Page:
Gore Bay, late March 2023; the weather is fine and the waves are pumping!
A maxed out Gore Bay and a rare, firing Port Robbie...was it worth the tricky trek down to venture out? Definitely.
We arrived on a Friday night with enough daylight spare which showed us that the waves coming into Gore Bay itself had potential. The bay couldn't handle much more. It was starting to max out. With light fading fast and the creeping thoughts of a cold beer with mates, we set camp and waited with anticipation to see what was happening in the morning.
First light showed us what waited out there for those keen enough.
The ground was shaking with the weight of the waves crashing into the bay and after a couple of attempts Dave and myself broke through the white water (not easy on my 10'2) and out back to where the waves were offering some thrills and some shoulders to take off from.
On offer out there... fast take offs, short rides and the odd pounding. As I paddled out I watched Dave pull into this one, standing tall under the lip. Just about captured from shore by Pete. Dave there on the left of the photo.
Yep, the waves were closing quickly and heavily, but we'd made the effort to paddle out and had the place to ourselves. Resulting in some choice waves and loads of fun for over an hour.
After an exciting ride back through the shorey we dried off and basked in a bit of glory over a fresh coffee. The blood was still pumping when someone suggested we take a short drive to check out Port Robbie. The rarely working right hand point was working, and guarded by a decent trek down to the break, sharp rocks and "friendly" seals, we decided the waves were well worth it.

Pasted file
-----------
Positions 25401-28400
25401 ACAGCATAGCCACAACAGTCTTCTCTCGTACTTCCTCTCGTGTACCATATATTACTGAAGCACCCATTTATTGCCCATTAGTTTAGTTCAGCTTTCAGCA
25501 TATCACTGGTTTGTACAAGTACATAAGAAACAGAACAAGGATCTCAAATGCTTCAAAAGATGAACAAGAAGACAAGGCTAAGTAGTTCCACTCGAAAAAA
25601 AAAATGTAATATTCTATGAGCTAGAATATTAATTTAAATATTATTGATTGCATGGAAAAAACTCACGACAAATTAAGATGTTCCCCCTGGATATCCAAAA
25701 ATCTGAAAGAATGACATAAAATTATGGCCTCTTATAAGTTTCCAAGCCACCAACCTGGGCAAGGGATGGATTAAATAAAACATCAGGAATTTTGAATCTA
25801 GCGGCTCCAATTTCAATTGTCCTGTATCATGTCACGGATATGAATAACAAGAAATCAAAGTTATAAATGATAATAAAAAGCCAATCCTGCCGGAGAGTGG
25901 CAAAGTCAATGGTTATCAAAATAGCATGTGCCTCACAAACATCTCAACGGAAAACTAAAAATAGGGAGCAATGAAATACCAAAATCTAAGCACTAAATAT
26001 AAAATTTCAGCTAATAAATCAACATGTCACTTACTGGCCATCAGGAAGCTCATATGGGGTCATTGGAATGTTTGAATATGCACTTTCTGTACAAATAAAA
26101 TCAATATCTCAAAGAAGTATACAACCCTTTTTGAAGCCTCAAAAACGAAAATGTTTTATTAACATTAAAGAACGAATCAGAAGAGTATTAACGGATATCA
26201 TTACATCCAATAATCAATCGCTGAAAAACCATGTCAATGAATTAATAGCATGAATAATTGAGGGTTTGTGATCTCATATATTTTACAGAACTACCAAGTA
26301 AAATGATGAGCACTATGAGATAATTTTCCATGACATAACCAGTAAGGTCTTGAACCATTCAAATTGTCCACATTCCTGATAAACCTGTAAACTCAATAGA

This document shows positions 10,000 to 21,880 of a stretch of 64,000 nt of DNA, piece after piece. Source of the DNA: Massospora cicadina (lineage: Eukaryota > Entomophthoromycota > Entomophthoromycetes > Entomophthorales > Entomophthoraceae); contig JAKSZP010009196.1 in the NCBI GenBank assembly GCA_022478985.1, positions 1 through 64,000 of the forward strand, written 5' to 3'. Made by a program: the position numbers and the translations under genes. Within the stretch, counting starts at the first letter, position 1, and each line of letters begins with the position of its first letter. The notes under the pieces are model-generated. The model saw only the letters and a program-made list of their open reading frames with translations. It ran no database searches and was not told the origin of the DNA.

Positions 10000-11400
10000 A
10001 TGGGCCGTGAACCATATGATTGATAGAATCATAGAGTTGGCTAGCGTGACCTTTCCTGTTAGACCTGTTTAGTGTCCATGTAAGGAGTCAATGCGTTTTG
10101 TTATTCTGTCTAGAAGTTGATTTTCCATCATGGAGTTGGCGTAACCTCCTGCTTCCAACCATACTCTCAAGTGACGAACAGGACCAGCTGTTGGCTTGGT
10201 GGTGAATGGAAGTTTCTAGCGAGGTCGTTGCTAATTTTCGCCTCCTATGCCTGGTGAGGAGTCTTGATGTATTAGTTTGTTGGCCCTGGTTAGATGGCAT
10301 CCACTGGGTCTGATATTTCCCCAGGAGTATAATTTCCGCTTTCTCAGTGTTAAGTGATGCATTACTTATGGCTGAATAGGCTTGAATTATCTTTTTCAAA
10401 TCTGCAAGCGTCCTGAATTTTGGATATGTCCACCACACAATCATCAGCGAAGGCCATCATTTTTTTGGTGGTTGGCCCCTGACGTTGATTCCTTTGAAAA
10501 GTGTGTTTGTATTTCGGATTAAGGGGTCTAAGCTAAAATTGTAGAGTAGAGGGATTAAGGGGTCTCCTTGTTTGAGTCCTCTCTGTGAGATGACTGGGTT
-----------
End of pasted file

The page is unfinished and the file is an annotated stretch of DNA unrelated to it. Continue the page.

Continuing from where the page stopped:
So, with one more coffee, breakfast, and a dry wetsuit we went for the second surf of the day.
We paddled out covered in mud from the messy lower part of the hike down. But with big smiles on our faces as we watched our mates - who were already out there - catch some long right handers.
Worn out after a couple of hours of amazing waves, a lot of paddling and loads of stoke it was time to call it a day.
The awkward exit from Port Robbie across sharp rocks, with a heavy sucking shore break and a long board under your arm reminded us what useless land mammals we really are, as the seals surfed in and exited the water with ease.
Time for a debrief and a brew in the back of a friend's camper whilst we gave the wetties have a chance to dry.
The morning brought some real beauty. The bay itself wasn't quite working. So with a slower start to the morning under our belts we packed up and drove for another ganders at Port Robbie.
Port Robbie was again was offering some rarely seen conditions. So, another trek down, and another score. This time offering cleaner waves with less wind on them. And just seven of us from the Sumner Longboard Club out enjoying it.
We surfed with the seals for over 2 hours, halted only by exhaustion starting the creep in, and a heavy wipeout or two.
We tended to our various cuts and bruises after repeating the rocky exit and trek out from Port Robbie knowing how lucky we'd been to score waves like this there.
We booked the weekend without knowing the swell forecast; sometimes the surf gods just smile upon you.
Thanks to Bob, who was injured after taking a heavy one the previous day. Instead he watched and photographed us all having a session to remember from the cliff side...and made cocktails...legend.
Words by Rick
Photos by Pete, Bob, Rick and Lauren
Seventhwave Wetsuits I wore that weekend -
Day 1 morning - 3/2 back zip Viper steamer
Day 1 afternoon - 1.5mm Max Competition, chest zip long sleeved shorty (blue)
Day 2 morning - 2mm Short John